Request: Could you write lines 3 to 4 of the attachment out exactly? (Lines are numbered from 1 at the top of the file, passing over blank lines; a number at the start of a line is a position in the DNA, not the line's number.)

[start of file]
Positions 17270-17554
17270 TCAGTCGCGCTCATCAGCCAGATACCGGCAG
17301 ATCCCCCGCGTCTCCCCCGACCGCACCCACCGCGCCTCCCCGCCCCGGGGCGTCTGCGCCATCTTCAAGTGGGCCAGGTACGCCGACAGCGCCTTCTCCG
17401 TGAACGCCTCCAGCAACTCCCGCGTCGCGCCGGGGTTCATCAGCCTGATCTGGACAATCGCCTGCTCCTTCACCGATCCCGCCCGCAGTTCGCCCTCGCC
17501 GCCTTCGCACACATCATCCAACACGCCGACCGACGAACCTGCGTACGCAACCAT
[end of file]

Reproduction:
17301 ATCCCCCGCGTCTCCCCCGACCGCACCCACCGCGCCTCCCCGCCCCGGGGCGTCTGCGCCATCTTCAAGTGGGCCAGGTACGCCGACAGCGCCTTCTCCG
17401 TGAACGCCTCCAGCAACTCCCGCGTCGCGCCGGGGTTCATCAGCCTGATCTGGACAATCGCCTGCTCCTTCACCGATCCCGCCCGCAGTTCGCCCTCGCC